A New York realty firm is caught in a battle between brick-and-mortar department store Macy’s and e-commerce goliath Amazon.
At issue is the 2,200-square-foot wrap-around billboard adjacent to Macy’s flagship store in Herald Square, where the retailer has advertised for nearly 60 years.
Since 1963, Kaufman Realty has been bound by a restrictive covenant, which prohibits the firm from allowing a Macy’s competitor (i.e. Amazon) to advertise on the billboard. Six decades (and four original agreement amendments) later, the three-story display has been temporarily abandoned.
According to a complaint filed last week with the New York State Court, Macy’s learned in May that Kaufman was in talks with a “prominent online retailer” about renting the high-visibility space. “There was little doubt that [they were] talking about Amazon,” the document said.
“The damages to Macy’s customer goodwill, image, reputation, and brand, should a ‘prominent online retailer’ (especially, Amazon) advertise on the billboard are impossible to calculate,” Macy’s claimed, adding that its online business “grows every year” and online retailers are “direct competitors.”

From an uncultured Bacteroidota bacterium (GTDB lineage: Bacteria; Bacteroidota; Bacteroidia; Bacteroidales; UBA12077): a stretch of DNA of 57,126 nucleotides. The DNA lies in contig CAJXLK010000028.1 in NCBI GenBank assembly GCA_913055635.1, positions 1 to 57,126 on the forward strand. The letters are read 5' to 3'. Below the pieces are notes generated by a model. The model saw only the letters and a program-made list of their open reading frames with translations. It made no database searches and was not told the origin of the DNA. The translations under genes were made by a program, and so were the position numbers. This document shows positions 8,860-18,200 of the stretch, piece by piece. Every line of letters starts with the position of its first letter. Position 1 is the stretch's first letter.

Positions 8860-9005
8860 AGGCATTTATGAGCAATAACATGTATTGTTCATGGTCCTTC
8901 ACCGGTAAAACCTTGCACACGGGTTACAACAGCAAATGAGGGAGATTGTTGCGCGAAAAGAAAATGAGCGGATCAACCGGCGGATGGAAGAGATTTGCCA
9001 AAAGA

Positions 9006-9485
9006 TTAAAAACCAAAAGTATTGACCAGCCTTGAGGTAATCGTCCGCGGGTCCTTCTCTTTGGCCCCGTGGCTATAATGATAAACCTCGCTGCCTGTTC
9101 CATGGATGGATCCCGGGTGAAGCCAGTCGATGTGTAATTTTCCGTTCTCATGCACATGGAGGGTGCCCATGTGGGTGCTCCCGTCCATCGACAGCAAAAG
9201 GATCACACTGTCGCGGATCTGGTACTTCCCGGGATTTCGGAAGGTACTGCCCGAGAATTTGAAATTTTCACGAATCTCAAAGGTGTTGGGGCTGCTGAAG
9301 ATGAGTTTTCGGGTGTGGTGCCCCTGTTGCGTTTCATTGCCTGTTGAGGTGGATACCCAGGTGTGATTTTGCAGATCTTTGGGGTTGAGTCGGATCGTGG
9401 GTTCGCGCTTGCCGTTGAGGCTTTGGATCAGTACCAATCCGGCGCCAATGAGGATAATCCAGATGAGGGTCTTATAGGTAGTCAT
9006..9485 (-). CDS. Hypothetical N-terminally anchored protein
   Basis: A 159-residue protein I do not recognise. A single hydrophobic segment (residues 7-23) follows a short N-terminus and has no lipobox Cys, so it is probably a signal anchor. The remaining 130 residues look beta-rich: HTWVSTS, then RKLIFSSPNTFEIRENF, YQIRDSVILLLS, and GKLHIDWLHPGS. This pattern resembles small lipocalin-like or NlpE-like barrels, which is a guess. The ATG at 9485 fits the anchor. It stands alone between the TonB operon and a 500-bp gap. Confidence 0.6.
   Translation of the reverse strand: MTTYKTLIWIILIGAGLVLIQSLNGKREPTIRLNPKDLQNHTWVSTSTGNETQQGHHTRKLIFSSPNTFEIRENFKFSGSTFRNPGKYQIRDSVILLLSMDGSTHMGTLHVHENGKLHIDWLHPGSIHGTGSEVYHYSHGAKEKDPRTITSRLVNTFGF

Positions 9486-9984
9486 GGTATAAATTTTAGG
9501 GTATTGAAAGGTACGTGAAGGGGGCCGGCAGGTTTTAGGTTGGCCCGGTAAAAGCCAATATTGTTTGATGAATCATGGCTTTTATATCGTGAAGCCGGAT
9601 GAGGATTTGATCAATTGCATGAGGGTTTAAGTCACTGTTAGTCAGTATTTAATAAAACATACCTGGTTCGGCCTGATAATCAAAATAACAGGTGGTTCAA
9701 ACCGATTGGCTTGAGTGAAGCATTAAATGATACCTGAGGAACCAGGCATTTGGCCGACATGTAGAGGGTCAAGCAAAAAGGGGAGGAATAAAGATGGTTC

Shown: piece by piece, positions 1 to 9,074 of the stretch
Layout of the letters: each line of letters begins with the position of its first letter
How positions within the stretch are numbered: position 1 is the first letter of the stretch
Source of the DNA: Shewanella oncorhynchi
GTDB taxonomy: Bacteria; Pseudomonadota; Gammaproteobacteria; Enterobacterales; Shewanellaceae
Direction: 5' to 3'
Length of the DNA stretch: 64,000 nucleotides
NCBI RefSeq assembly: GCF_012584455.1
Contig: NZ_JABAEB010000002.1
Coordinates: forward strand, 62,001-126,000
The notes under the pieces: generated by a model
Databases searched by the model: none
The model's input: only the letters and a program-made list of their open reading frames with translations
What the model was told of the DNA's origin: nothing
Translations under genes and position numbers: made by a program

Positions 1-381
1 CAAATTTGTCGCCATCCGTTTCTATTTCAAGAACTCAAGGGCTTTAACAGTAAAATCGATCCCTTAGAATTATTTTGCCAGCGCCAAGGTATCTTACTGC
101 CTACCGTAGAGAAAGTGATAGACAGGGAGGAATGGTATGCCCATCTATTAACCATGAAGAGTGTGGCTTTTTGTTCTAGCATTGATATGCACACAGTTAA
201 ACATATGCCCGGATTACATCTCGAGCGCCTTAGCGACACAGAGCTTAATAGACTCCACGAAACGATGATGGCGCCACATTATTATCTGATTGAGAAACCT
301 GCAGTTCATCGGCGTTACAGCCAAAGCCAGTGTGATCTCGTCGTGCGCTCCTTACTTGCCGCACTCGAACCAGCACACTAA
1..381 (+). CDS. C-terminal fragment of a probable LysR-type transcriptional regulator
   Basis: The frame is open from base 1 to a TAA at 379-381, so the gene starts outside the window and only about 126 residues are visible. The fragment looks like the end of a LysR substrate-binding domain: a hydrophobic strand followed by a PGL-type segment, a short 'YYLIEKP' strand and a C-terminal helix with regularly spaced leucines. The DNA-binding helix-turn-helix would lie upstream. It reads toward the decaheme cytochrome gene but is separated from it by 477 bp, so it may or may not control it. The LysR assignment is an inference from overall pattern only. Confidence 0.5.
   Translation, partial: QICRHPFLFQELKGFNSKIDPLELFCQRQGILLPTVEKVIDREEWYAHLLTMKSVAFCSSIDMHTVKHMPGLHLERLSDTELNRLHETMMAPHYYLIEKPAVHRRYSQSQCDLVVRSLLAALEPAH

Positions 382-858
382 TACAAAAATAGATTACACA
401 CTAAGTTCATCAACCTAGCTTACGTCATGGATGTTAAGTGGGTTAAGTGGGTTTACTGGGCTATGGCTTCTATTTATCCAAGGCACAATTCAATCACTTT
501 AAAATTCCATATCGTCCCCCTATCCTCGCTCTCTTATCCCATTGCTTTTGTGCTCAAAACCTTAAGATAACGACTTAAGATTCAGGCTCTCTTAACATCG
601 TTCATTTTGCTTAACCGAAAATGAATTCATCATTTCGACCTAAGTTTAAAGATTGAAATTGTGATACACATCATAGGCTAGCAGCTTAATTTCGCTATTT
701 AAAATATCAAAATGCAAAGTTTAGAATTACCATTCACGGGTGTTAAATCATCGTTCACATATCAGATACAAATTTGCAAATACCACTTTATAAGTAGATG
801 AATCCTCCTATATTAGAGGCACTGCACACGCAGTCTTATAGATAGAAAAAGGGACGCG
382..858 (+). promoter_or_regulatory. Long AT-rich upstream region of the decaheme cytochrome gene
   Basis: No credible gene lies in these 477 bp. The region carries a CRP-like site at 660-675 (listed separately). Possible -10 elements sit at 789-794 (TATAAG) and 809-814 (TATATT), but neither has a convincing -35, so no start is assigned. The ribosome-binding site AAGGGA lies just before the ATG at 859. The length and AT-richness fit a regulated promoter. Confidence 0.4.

Macy’s right to advertise on the 2,200 square-foot billboard—a bonafide New York City landmark—expired on Aug. 31, 2021. Now the department store wants the court to officially declare the restrictive covenant “is in effect, valid, and enforceable,” and that Kaufman Realty (and any successor) may not use the placard to advertise with any other merchant.
Even before the global pandemic, Macy’s, like many brick-and-mortar retailers, has been systematically closing stores and laying off or shifting employees. Last year, the company shuttered its Cincinnati headquarters and consolidated operations in New York City.
Neither Macy’s nor Amazon immediately responded to PCMag’s request for comment.